After almost a century, in 2004, researchers have succeeded to fabricate field effect device based on single layer graphene which is a truly one-atom thick highly conductive sheet. It turns out that graphene is a member of a much broader family of materials, named van-der Waals (vdW) 2D materials, in which the chemical bonds within the 2D planes are much stronger (covalent bonds) than those between the 2D layers (vdW bonds). This property makes it possible to peel single 2D plane out of a 3D bulk material without breaking the integrity of each sheet. As a consequence, similar to the standard periodic table which arranges the chemical elements according to their chemical and physical properties, a new 2D periodic table has emerged. The new table contains semi-metallic and metallic 2D materials (graphene family, and transition metal dichalcogenides family (TMDs)), 2D insulators (hexagonal boron nitride (hBN)), 2D semiconductors (TMDs family, black phosphorous family, III-VI family), and even superconductor 2D materials (TMDs family).

Since these materials are truly 2D, meaning a single crystallographic unit cell thick, it is possible to stack them together without being limited by crystallographic matching between adjacent material layers. From a physics point of view, it means that two such layers are not necessarily in thermodynamic equilibrium but yet are stable (i.e., metastable state with infinite lifetime). Namely, the new 2D periodic table can be used to create a variety of synthetic composite materials which were not accessible so far. Moreover, as crystallographic matching is not an issue, it is also possible to assemble different layers with defined twisting angle between them. This new degree of freedom enables the formation of homo- or hetero structures with different symmetries, band structures, and physical properties. A remarkable example was found recently where superconductivity of twisted bilayer graphene was reported with similar behavior as high-Tc superconductors.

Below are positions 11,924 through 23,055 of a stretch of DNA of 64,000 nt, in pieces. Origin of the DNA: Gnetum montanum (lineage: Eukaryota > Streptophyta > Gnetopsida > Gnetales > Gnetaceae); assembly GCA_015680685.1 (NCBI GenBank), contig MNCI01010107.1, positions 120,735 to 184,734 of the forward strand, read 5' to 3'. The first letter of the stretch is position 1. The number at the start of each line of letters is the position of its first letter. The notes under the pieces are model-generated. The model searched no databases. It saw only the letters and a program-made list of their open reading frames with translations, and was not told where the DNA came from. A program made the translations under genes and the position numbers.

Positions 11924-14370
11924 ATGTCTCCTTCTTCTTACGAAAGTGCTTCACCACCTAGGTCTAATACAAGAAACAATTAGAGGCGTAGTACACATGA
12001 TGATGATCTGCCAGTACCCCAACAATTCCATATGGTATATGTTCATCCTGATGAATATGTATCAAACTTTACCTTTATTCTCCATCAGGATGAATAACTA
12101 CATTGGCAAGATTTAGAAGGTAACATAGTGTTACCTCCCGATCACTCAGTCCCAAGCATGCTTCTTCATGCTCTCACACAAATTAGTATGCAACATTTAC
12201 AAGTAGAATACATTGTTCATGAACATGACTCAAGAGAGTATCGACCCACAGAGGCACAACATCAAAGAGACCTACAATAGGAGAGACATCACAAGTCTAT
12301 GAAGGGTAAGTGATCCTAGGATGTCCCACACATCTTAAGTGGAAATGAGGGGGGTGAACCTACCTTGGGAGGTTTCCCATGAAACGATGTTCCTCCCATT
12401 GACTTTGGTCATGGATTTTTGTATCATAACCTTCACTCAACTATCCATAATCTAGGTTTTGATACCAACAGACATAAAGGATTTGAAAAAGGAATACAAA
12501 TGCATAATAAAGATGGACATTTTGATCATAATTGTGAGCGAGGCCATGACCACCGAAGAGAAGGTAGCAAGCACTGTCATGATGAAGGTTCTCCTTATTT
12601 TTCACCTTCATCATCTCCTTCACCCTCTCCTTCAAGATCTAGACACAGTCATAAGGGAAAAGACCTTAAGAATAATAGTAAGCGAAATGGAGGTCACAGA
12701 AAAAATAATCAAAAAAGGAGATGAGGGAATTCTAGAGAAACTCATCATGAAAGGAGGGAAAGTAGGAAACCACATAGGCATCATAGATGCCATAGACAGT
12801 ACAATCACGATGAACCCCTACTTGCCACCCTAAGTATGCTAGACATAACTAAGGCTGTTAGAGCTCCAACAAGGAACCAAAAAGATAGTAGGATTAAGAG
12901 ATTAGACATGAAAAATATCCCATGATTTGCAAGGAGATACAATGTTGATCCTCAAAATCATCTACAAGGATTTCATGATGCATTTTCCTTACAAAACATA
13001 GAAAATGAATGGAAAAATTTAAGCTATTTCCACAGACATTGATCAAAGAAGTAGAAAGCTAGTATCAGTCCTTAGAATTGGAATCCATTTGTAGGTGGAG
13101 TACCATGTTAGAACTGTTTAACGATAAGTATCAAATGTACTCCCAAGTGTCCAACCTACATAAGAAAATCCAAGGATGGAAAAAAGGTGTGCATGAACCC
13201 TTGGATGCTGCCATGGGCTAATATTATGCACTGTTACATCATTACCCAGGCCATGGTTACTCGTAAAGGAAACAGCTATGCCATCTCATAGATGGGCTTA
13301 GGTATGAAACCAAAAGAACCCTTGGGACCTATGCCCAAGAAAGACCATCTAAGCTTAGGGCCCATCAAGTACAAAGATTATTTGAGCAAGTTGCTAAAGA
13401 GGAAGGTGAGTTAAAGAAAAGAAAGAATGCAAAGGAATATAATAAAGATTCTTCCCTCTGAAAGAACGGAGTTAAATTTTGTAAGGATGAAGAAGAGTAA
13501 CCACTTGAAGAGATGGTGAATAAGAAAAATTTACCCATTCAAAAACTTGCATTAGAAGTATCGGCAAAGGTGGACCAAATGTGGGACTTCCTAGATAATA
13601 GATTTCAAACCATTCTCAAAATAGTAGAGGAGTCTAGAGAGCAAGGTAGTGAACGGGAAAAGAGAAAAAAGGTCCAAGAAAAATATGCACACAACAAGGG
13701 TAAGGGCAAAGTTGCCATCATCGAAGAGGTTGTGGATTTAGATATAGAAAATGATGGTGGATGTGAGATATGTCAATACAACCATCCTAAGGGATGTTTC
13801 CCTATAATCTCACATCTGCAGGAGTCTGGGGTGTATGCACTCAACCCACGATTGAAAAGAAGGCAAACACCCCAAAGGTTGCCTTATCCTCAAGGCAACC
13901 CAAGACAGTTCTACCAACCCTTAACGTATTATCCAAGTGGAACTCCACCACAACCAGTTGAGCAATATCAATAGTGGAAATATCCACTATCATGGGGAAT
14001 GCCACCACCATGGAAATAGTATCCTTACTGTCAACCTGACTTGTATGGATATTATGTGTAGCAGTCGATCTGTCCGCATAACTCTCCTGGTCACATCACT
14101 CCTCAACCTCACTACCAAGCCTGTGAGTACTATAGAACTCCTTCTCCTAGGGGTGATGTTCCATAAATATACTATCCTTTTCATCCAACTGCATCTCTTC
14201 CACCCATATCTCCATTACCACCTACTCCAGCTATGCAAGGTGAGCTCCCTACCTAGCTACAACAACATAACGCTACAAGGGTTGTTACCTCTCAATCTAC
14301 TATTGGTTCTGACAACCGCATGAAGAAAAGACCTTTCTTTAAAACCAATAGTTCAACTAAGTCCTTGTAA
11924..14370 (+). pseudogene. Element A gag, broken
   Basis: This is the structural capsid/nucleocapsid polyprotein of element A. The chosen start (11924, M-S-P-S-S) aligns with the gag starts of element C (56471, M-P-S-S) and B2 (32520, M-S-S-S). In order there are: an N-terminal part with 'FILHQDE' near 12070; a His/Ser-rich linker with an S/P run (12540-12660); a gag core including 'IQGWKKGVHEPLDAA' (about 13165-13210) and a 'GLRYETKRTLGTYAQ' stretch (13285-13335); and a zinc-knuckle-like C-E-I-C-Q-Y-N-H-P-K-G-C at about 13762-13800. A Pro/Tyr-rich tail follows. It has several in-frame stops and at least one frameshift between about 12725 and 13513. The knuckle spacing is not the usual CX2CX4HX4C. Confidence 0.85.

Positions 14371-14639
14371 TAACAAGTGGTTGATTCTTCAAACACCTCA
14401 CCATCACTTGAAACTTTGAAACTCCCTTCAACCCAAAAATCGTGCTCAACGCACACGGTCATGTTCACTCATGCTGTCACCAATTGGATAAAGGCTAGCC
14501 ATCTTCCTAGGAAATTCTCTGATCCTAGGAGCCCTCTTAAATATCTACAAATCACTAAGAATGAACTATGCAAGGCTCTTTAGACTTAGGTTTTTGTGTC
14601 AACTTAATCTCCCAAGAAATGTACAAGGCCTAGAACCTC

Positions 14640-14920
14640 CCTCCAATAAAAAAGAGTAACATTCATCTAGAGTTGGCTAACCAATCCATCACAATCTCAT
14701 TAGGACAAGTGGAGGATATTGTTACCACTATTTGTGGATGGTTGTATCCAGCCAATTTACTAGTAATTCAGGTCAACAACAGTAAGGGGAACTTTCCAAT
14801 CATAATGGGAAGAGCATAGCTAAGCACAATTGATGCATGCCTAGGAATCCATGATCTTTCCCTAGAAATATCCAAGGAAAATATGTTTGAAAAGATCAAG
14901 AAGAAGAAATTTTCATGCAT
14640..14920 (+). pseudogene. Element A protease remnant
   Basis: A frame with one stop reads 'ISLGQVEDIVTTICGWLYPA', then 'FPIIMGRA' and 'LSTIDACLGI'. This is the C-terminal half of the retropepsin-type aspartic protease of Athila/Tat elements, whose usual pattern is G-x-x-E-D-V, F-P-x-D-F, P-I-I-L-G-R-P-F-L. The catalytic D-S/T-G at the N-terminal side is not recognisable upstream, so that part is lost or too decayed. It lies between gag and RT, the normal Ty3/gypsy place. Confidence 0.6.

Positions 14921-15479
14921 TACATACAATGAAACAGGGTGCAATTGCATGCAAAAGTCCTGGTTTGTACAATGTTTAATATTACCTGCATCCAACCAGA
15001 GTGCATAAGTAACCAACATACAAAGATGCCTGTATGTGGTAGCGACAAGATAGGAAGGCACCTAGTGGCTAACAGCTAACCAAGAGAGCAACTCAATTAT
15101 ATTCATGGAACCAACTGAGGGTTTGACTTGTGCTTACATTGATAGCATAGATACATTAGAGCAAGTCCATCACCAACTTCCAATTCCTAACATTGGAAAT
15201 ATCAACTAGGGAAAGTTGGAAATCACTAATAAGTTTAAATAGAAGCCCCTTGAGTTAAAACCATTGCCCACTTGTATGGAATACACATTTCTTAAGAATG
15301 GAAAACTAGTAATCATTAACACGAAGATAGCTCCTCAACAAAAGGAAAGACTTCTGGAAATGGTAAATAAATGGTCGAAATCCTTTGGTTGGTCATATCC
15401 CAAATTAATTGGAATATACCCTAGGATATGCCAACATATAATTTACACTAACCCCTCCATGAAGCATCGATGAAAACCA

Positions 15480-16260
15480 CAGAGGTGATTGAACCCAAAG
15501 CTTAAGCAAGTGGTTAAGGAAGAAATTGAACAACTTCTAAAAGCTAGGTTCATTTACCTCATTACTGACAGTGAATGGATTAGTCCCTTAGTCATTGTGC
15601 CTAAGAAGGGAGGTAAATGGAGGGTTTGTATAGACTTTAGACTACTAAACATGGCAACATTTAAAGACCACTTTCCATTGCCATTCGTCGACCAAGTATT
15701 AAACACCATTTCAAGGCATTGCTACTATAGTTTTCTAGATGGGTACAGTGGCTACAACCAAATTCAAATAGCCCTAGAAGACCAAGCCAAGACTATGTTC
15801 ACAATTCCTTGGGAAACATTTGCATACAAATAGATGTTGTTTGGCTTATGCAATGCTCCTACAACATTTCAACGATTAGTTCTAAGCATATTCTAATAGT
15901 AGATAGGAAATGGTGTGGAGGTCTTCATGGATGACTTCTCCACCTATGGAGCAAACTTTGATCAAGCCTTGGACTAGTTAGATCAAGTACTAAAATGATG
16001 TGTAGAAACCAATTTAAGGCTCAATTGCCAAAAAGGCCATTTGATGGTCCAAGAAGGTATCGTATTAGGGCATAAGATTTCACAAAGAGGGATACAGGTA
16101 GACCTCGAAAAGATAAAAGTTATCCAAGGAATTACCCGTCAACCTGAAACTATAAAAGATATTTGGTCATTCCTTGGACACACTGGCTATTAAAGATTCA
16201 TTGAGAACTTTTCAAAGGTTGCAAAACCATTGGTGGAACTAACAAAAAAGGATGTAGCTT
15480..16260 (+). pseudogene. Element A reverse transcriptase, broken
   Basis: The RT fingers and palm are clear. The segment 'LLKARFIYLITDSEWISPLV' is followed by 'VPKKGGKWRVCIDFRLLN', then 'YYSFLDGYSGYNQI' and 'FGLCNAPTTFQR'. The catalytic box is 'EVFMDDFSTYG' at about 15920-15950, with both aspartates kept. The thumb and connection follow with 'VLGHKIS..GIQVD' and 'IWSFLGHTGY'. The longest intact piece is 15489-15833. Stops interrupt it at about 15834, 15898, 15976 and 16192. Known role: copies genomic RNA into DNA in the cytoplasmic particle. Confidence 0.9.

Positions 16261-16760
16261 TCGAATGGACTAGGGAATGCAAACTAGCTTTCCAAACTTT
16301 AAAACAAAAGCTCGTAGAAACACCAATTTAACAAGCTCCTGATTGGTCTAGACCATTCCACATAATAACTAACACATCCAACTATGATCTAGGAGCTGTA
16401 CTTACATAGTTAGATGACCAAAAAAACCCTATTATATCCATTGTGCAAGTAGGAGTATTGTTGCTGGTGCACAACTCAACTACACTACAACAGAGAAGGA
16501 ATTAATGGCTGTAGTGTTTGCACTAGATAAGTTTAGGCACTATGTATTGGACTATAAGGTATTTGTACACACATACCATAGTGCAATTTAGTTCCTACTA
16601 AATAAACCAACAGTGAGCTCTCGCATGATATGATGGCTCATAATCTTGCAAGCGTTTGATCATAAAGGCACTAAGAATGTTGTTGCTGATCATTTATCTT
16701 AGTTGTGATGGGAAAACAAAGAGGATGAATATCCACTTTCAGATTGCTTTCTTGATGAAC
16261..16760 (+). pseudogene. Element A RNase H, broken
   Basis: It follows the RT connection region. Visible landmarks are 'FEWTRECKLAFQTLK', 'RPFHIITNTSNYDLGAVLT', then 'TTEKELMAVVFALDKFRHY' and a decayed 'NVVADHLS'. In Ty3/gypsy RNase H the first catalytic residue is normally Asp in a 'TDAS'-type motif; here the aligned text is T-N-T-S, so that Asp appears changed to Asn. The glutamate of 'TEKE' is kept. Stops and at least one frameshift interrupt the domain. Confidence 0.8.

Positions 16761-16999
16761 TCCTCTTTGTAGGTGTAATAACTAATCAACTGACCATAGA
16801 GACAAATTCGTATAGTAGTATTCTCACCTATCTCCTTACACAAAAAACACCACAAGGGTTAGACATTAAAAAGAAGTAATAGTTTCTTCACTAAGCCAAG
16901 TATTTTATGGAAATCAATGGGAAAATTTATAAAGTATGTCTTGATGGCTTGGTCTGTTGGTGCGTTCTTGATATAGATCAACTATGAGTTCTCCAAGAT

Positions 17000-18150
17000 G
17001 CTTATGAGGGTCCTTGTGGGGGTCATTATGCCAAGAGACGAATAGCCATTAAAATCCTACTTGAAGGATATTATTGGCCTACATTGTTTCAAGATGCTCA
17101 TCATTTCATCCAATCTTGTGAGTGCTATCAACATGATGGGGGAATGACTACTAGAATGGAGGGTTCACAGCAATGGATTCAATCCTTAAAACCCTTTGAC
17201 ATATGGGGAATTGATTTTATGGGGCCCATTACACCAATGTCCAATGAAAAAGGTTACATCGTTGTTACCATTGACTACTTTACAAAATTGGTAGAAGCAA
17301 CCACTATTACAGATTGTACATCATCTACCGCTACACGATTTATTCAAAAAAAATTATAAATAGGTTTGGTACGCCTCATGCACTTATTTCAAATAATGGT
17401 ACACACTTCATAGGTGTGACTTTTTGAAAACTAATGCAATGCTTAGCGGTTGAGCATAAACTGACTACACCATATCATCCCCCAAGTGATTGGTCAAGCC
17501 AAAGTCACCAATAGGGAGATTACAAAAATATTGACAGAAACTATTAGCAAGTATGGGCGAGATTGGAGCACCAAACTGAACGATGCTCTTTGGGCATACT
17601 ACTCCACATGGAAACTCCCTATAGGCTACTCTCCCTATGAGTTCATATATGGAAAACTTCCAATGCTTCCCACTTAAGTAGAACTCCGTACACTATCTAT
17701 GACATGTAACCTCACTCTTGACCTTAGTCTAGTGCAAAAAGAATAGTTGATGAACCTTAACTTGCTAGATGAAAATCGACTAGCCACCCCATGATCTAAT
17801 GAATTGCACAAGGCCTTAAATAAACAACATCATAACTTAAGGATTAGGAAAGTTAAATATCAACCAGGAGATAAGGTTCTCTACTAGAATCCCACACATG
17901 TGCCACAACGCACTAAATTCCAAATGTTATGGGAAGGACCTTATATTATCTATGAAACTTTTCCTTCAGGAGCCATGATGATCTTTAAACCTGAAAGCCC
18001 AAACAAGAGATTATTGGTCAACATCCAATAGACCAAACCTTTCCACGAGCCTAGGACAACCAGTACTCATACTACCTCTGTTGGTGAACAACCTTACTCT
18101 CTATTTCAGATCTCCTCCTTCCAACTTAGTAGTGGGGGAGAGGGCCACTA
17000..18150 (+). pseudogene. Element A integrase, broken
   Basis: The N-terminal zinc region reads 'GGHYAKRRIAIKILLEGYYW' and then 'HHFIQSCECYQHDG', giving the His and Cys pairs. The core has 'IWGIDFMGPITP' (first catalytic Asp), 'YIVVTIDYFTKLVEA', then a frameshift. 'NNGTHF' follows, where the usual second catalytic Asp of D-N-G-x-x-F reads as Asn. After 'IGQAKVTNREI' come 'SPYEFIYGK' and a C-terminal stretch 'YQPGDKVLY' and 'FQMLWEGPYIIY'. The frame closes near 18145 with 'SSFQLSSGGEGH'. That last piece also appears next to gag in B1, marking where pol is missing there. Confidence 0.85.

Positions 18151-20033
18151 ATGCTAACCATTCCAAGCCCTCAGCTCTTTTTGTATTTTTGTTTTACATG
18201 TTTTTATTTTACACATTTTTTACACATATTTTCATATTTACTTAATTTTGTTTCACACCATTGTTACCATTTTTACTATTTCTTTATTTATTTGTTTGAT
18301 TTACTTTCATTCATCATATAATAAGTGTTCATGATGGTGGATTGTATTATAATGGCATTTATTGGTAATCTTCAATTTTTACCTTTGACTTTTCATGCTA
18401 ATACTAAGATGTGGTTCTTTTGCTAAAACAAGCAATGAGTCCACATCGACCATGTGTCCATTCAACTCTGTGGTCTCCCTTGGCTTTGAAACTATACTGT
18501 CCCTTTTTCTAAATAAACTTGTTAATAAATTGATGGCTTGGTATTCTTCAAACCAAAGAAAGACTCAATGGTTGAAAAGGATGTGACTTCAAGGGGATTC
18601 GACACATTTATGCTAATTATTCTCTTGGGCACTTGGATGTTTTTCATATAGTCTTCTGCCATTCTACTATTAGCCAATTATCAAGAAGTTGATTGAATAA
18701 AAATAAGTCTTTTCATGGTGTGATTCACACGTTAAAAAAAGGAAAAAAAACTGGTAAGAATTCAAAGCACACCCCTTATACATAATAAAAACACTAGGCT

Our group integrates one dimensional (1D) materials, such as carbon nanotubes (CNTs) and silicon nanowires with this new class of 2D materials for realizing novel and unique electronic structures and devices. We study the electrical and mechanical coupling between 1D and 2D materials, and address both basic science and technological applications based on these materials. Specifically, we study the following topics:

  1. We utilize mechanical resonators from these materials and study dissipation phenomena at the nano scale, non-linear behavior, mode mixing, and mechanical qubit for quantum research.
  2. Artificial atoms (quantum dots) embedded within 1D and 2D heterostructures.
  3. Tunneling physics between different materials and dimensions.
  4. Charge and Spin transport within low D materials for classical and quantum electronics.
  5. Non-volatile memory cells, memristors, and atomristors based on 1D and 2D materials.
Euler-Bernoulli Instability
Euler-Bernoulli Instability
1D and 2D heterostructures
1D and 2D heterostructures